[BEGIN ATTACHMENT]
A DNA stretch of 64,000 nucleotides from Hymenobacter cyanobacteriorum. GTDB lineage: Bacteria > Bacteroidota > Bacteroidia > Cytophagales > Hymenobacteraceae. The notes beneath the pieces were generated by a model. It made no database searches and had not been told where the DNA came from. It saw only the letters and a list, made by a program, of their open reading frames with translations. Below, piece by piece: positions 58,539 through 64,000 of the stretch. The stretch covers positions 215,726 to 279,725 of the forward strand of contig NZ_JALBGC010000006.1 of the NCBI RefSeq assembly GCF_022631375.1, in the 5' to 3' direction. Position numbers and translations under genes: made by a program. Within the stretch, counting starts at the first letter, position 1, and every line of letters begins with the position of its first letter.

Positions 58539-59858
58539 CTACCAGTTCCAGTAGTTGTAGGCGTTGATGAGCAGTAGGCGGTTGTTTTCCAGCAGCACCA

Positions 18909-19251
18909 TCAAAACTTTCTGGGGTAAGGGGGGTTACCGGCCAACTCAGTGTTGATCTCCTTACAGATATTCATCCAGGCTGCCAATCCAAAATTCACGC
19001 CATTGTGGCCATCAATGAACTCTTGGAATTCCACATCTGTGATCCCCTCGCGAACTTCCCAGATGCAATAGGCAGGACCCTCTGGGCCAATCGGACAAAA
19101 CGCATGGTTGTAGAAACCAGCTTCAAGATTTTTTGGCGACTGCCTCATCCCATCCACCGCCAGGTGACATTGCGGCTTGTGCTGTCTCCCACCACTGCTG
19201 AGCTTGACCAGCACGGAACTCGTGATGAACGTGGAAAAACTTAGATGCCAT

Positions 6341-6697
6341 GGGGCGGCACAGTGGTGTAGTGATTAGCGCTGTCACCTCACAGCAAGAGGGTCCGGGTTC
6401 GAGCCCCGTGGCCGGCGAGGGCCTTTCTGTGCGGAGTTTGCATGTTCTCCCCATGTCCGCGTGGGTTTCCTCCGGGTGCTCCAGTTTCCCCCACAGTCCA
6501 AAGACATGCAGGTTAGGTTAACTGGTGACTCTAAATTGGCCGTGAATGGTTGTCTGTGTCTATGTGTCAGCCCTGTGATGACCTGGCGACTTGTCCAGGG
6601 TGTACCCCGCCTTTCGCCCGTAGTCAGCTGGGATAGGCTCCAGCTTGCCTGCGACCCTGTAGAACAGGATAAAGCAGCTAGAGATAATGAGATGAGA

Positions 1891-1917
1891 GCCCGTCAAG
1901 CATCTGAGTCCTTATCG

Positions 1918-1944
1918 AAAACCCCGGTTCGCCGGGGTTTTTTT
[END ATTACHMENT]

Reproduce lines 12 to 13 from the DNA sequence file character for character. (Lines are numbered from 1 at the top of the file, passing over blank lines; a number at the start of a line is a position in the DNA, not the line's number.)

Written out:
6501 AAGACATGCAGGTTAGGTTAACTGGTGACTCTAAATTGGCCGTGAATGGTTGTCTGTGTCTATGTGTCAGCCCTGTGATGACCTGGCGACTTGTCCAGGG
6601 TGTACCCCGCCTTTCGCCCGTAGTCAGCTGGGATAGGCTCCAGCTTGCCTGCGACCCTGTAGAACAGGATAAAGCAGCTAGAGATAATGAGATGAGA